• The side panel can accept 1x 140mm or 120mm fan that is up to 15mm thick. Best options are Prolimatech Ultra Sleek Vortex 14, Cryorig XT140, or Noctua 120x15mm
  • Rear fan is 80mm or 90mm. Thickness depends on the CPU cooler being used and its position. I've used the Noctua U9S tower cooler on a few different Intel boards and the second fan supplied mounts fine to the rear panel with reasonable gap.
  • If you use a tower cooler such as the Noctua U9S then there won't be enough room above it to mount a fan to the top panel. But the XL vents extend to the front of the case so you may be able to mount a slim fan to the top panel in another area of the case.
 
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Venemo

Cable Smoosher
Apr 23, 2018
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  • I haven't been able to carry out extended testing with all the different options, but I would imagine that a 140mm AIO would give the best cooling performance for the CPU out of all the options available, closely followed by a tower cooler.
  • The side panel can accept 1x 140mm or 120mm fan that is up to 15mm thick. Best options are Prolimatech Ultra Sleek Vortex 14, Cryorig XT140, or Noctua 120x15mm
  • Rear fan is 80mm or 90mm. Thickness depends on the CPU cooler being used and its position. I've used the Noctua U9S tower cooler on a few different Intel boards and the second fan supplied mounts fine to the rear panel with reasonable gap.
  • If you use a tower cooler such as the Noctua U9S then there won't be enough room above it to mount a fan to the top panel. But the XL vents extend to the front of the case so you may be able to mount a slim fan to the top panel in another area of the case.
Thanks for the very detailed reply!

That really clears up the possible options in my head. I'm not brave enough for an AIO but I will follow your recommendation and get a tower cooler. Sounds like you are really happy with that Noctua U9S so I guess it will work for me as well. (I was also looking at some Be Quiet models but it looks like the better ones don't fit.) Does the U9S fit together with taller RAM?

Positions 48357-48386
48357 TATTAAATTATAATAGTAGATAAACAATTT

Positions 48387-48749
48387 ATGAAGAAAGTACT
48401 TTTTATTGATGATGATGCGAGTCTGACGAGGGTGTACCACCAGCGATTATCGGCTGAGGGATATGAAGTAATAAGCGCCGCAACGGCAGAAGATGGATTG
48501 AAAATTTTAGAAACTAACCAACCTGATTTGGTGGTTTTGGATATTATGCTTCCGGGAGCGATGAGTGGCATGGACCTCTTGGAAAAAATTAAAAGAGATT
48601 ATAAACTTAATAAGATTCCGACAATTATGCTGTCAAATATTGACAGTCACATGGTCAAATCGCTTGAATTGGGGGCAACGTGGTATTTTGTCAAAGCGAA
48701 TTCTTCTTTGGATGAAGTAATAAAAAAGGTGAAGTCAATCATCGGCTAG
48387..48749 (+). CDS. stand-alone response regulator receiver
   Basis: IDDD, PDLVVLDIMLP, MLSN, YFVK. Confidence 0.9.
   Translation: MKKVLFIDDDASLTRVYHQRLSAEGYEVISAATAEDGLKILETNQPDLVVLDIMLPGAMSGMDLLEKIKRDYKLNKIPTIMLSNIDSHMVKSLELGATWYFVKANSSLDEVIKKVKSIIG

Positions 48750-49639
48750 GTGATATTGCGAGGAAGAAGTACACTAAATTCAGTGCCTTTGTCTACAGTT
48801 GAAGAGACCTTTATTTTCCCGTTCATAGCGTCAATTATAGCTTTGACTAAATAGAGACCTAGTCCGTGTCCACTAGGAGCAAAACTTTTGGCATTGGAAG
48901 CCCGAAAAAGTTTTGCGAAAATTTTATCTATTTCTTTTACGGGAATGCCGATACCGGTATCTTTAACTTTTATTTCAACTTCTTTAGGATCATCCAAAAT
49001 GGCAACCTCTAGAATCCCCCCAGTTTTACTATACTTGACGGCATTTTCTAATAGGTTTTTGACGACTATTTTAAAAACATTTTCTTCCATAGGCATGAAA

Also, from what you wrote it sounds to me like the top fan is not worth it then. Or is it?

If I choose to go this way and get the U9S, and use the 140mm Ultra Sleek Vortex on the side and the 90mm Noctua on the back, which orientation should I mount the fans? Which direction should the airflow go?
 
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K888D

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Does the U9S fit together with taller RAM?
Yes it does, however the taller the RAM, the more it will obstruct the airflow into the cooler fan. You can see this in the image below.

Also, from what you wrote it sounds to me like the top fan is not worth it then. Or is it?
It's not something I've tested, it may reduce temps by a few degrees, unsure at this current time. Maybe it is something you can experiment with?

If I choose to go this way and get the U9S, and use the 140mm Ultra Sleek Vortex on the side and the 90mm Noctua on the back, which orientation should I mount the fans? Which direction should the airflow go?
Personally I prefer to run the LZ7 in a positive pressure fan setup, this gives favourable overall system results as it helps to push GPU exhaust straight out the case rather than it circulating back into the CPU chamber. Running the main case fan in negative pressure gives slightly lower GPU temps but higher CPU and system temps.


Below is how I would set the XTD up:


This layout is positive pressure with the CPU pushing air from front to back with the rear fan helping to push the warm CPU air straight out the case. The case fan is also blowing straight onto the CPU heatsink helping to provide extra cooling performance.
 
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Venemo

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Apr 23, 2018
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Yes it does, however the taller the RAM, the more it will obstruct the airflow into the cooler fan. You can see this in the image below.
Yes, I see it. Doesn't the PSU also obstruct the airflow even more than the RAM though?

It's not something I've tested, it may reduce temps by a few degrees, unsure at this current time. Maybe it is something you can experiment with?
Sure, I can try to experiment with it, when I get an LZ7 XTD. Can you let me know what sort of fan still fits on the top panel when the U9S is in there? My assumption is that a top fan would hardly do anything for CPU temps (since the U9S does that job already), but it could possibly help cool the chipset heatsink.

This layout is positive pressure with the CPU pushing air from front to back with the rear fan helping to push the warm CPU air straight out the case. The case fan is also blowing straight onto the CPU heatsink helping to provide extra cooling performance.
Nice, thanks for the pictures, they explain everything! :)
 

Reldey

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Feb 14, 2017
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Sorry to pester, as I'm sure you would post an update in here if you had one, but was late September still the plan for release?